Category Archives: Mental Health

Antiaging Treatments – GABA Amino Acid, Lifestyle, or Ikaria?

Antiaging treatments have included creams and lotions, or even food and potions. People and even experts say things like… drink this, eat that, live here, go there, exercise more, eat less, eat healthier, live in the Andes mountains, take this supplement (like GABA amino acid), take that supplement (like Reishi medicinal mushrooms). 

Antiaging may even include a move to Ikaria (known as Icaria, a Greek island) like Stamatis Moraitis did, according to the New York Times article entitled: The Island Where People Forget to Die, discussing how he overcame cancer merely by choosing to move back home and altering his lifestyle. Stamatis Moraitis is a centenarian, meaning he is over one hundred years old, and still alive and well, sharp as a tack, and happy and healthy.

Anti-aging techniques and treatments for some people may or may not include GABA amino acid supplements, or a lot of small changes in lifestyle (or major ones, depending), but one thing is for sure… it is not usually just one thing, but a combination of many. Longevity can include heredity/genetics as well as environmental factors.

Longevity and aging gracefully may include supplements like GABA amino acid

Aging is associated with the body’s cells breaking down over time and not functioning at the levels that they used to when people were younger. Cells die and are not regenerated the same way. To overcome physical or biological entropy it is often recommended that not just living somewhere or eating a certain way is key (although both can promote health benefits, depending on the person), but sometimes changing all the “little things” in life so that they add up to become the “big things” all by themselves.

Little things can include dietary changes, exercise regimens, breathing techniques and yoga, distressing, skipping fast food and eating fresh fruit instead, and even taking GABA amino acid supplements.

What can GABA amino acid supplements do for you?

According to a demographic study by SV Ukraintseva, KG Arbeev, et al., on antiaging treatments, many of them legally prescribed for thirty years, more or less, some of the “most common of the relevant medicines are nootropic piracetam, gamma-aminobutyric acid (GABA), selegiline, Ginkgo biloba, pentoxifylline, cerebrolysin, solcoseryl, ergoloid, vinpocetin, sertraline, and estrogens, among others.” GABA amino acid is one of these popular items used for supplementation and antiaging.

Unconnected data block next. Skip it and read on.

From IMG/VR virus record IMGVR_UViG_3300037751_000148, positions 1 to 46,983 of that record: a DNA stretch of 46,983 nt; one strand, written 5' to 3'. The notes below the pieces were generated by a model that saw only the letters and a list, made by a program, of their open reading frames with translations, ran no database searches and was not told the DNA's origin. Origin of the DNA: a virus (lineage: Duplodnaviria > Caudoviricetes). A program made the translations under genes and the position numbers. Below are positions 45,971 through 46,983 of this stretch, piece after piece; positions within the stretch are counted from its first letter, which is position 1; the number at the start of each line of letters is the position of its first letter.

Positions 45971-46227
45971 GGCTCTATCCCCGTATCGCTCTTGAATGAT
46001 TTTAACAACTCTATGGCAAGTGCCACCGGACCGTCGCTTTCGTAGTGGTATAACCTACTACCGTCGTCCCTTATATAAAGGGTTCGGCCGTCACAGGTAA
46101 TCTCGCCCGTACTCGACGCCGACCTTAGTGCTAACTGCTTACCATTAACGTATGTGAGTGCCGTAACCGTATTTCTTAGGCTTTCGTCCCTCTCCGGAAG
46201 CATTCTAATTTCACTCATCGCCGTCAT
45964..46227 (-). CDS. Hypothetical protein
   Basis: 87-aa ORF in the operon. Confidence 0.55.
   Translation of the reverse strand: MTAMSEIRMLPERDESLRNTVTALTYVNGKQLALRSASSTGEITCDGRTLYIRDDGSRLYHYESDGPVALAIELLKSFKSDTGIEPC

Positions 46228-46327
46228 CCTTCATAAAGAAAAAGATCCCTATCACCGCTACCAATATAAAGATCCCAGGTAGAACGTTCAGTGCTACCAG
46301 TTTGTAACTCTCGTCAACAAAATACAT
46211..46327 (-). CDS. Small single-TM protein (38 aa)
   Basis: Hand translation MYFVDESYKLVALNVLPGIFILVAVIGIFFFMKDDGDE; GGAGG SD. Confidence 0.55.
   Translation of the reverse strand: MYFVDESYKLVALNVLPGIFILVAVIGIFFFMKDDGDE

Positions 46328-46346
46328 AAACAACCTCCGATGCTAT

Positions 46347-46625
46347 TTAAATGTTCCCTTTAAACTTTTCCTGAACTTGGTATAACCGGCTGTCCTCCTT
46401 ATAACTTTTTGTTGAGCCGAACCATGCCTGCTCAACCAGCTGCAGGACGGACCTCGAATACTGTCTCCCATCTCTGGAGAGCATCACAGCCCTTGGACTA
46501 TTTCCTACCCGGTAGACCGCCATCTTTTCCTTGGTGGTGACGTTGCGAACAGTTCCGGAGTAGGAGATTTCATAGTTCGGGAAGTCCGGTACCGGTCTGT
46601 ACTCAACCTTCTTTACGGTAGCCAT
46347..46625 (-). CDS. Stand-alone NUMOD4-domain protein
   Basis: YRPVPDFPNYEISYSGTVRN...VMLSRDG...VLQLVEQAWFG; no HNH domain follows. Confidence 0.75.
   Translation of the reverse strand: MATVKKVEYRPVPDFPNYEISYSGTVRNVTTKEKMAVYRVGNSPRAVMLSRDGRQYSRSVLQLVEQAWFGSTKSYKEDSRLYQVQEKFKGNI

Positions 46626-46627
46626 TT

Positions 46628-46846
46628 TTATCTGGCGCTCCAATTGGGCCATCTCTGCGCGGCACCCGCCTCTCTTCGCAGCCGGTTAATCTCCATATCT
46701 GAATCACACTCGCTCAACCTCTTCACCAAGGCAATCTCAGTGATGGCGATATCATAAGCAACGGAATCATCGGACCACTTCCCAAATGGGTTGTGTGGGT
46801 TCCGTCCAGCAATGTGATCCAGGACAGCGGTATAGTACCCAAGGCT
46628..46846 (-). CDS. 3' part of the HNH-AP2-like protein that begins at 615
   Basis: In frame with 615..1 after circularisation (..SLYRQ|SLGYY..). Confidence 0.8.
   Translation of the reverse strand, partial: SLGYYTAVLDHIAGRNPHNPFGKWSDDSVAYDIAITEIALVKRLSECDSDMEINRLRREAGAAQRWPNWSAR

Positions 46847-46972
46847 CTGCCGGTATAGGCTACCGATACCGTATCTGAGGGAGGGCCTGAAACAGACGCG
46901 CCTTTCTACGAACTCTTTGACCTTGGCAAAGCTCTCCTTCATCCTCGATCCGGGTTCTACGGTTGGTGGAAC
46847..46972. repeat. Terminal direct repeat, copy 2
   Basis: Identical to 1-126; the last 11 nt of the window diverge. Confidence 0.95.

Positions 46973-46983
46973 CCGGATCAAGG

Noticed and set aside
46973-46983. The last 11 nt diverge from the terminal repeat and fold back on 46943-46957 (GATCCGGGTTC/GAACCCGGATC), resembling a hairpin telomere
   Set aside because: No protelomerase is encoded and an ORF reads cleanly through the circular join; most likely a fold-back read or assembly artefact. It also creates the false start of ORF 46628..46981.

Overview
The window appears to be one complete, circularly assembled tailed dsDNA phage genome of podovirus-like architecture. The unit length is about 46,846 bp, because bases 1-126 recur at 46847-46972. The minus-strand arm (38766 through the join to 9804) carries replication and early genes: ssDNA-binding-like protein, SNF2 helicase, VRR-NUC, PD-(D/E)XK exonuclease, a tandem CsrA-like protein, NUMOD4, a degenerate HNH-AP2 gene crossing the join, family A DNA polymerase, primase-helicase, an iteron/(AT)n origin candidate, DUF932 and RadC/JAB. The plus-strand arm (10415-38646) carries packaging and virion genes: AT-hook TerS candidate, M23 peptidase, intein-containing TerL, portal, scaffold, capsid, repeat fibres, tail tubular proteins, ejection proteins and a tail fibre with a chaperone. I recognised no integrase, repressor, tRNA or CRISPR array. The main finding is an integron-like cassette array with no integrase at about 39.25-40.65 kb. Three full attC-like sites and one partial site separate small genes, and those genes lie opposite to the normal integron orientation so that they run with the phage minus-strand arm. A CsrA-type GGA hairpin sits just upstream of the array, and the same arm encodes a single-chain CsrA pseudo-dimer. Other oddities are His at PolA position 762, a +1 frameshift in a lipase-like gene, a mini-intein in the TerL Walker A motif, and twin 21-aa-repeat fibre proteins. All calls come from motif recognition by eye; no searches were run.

GABA amino acid can have a variety of effects on your body, mind, and health. A general overview is covered in the article What Can GABA Amino Acid Do For Me?

GABA amino acid is also used to feel better, especially when one is in pain. Kill the Pain with Amino Acid GABA – Gamma-aminobutyric acid: Nature’s Pain Killer is an article on this very topic. Isn’t part of growing old feeling good and not being subject constantly to joints and inflammation, aches, and pains?

Additionally, protecting your brain and stimulating your senses and memory are key factors. Learning a language, or even knowing what GABA amino acid supplements can do to help your brain and memory or cognition can be read about here in Amino Acid GABA Vital For Normal Brain Activity And Memory. Memory is often a problem with dementia and Alzheimer’s as one gets older.

Although GABA amino acid is not the cure-all for all ailments, it is one of the many “little things” one can do to reduce pain, combat aging and restore a sense of youthfulness, health and wellness, and memory abilities. Perhaps it could still be included in many peoples’ little box of secret weapons against aging.


Does L-tryptophan Affect Women More Than Men?

An interesting study from Europe has found that depletion of the amino acid L-tryptophan affects emotional processing, specifically how we recognize fear. But are women affected more than men?

L-tryptophan is an essential amino acid, which means we must obtain it from our diet, or in supplements. L-tryptophan found in many animal and plant proteins. It has numerous functions, and has been the subject of several clinical studies for its role as producing the crucial neurotransmitter serotonin.

Serotonin is primarily found in the central nervous system, where it performs important functions. Serotonin affects memory, learning, and emotional response.

Serotonin levels are directly related to L-tryptophan intake. This means lack of L-tryptophan results in low serotonin levels, which could lead to insomnia, anxiety, and depression. Low levels of serotonin also affect mood.

L-tryptophan depletion: fear recognition different in men and women

Researchers (C Harmer, R Rogers, et al) from the University Department of Psychiatry, Warneford Hospital, Oxford, UK, selected healthy male and female volunteers to examine their responses to emotional expression, particularly fear, if their serotonin levels were low.

In this double-blind trial, the volunteers were randomly given either an amino acid drink specifically lacking in L-tryptophan, or a control drink containing a balanced mixture of amino acids. The acute L-tryptophan depletion reduced their serotonin functions.

The volunteers were given a facial expression recognition test five hours after the drink was administered. Six basic emotions were used: fear, anger, disgust, surprise, sadness, and happiness.

Results were interesting, with a distinct difference between male and female response for fear recognition only.